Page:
PHOENIX – December 1, 2010: Nearly 10 years ago, the Xavier College Preparatory high school invested in a brand new, 1,000-seat auditorium for its frequent musical productions, assemblies, concerts and fundraisers. Since the beginning, the all-female Catholic high school has relied on Sennheiser for the auditorium's wireless audio infrastructure.
The school originally installed 24 channels of Sennheiser's ew 100 series wireless transmitters and receivers. More recently, and in light of the 700 MHz spectrum reallocation mandated by the Federal Communications Commission (FCC), Xavier took advantage of Sennheiser's attractive rebate offers and upgraded its entire wireless audio infrastruc-ture to Sennheiser's evolution wireless G3 series.
Ring in the New
Since then, Xavier has installed 32 channels of Sennheiser's evolution wireless G3 systems, 12 of which were provided by Chris Henley of Phoenix-based Audio Video Resources. The installation was completed just in time for the school to present its rendi-tion of the classic musical "Fiddler on the Roof," which included a 16-piece professional orchestra. Impressively, Xavier students operated the entire production, including front of house, stage direction, acting and everything in between.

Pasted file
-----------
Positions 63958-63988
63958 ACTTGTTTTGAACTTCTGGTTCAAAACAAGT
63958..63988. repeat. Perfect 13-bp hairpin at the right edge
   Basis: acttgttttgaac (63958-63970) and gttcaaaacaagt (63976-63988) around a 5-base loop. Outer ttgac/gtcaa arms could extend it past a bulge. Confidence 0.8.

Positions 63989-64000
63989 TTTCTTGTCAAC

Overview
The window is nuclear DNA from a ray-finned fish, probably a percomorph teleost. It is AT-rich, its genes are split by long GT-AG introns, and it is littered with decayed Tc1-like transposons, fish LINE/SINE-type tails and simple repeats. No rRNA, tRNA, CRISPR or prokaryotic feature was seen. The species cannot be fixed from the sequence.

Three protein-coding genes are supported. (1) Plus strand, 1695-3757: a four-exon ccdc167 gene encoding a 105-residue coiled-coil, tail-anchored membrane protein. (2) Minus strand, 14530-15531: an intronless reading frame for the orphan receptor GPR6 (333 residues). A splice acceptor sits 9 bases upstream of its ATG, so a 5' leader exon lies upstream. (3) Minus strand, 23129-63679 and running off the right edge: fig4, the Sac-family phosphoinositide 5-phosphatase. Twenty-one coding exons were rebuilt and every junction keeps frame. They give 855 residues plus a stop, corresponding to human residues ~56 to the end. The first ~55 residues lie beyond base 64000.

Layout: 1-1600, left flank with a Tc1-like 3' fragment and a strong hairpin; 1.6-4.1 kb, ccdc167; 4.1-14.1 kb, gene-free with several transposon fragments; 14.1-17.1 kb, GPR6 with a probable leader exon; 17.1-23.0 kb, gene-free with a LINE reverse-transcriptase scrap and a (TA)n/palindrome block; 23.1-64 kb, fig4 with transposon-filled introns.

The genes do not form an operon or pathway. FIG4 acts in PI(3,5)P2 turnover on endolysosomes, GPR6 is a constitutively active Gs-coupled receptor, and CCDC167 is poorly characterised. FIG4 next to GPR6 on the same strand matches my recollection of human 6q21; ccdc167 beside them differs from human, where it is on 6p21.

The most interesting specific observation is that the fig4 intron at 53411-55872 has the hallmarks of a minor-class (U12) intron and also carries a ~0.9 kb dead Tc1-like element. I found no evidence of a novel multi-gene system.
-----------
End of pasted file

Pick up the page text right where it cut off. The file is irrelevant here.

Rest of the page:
In addition to a dozen channels of Sennheiser ew 300 G3 microphone units, Audio Video Resources also recommended that Xavier acquire 12 SKM 300-835 G3 handheld transmitters as well as three active splitter kits (G3 DIR KIT 8). The splitter kits enabled Xavier to combine and split its antenna system, which allowed the racks to be stored in a dedicated machine room above the theatre rather than the main production area.
Since installing the new G3 wireless system, Auditorium Manager Preston Doyle has recognized several benefits. One standout is Sennheiser's Wireless Systems Manager software, which comes bundled with the ew 300 G3 system: "At front of house, we have the Wireless Systems Manager set up on a 24-inch touch screen display set up right over the console. This allows us to continually monitor the performance and parameters of our entire wireless system," Doyle says. "It's almost like you are looking at a virtual rack, but better -- we can title the actors, musicians and production crew in a way that makes sense. This helps us focus and makes the production more efficient."
As for the sound quality and RF reception, the Sennheiser G3 system has outperformed expectations: "We have had great reception before, but now it is absolutely 100 percent. For the debut run of Fiddler on the Roof, we had very clean sound quality with no audible distortion and absolutely no radio issues." Doyle also appreciates the flexibility built into the menu options: "I can customize the settings and adjust the sensitivity of each mic to match the specific voice of the performer--this is a great help."
Not only does Xavier's equipment upgrade expose students to the latest in wireless audio technology, it also brings greater predictability in what can sometimes be a volatile production environment: "Sennheiser gives us peace of mind," Doyle concludes. "I feel like after this first production, we could carry out other productions and not have to worry about anything. I know can turn it on and the system will work right."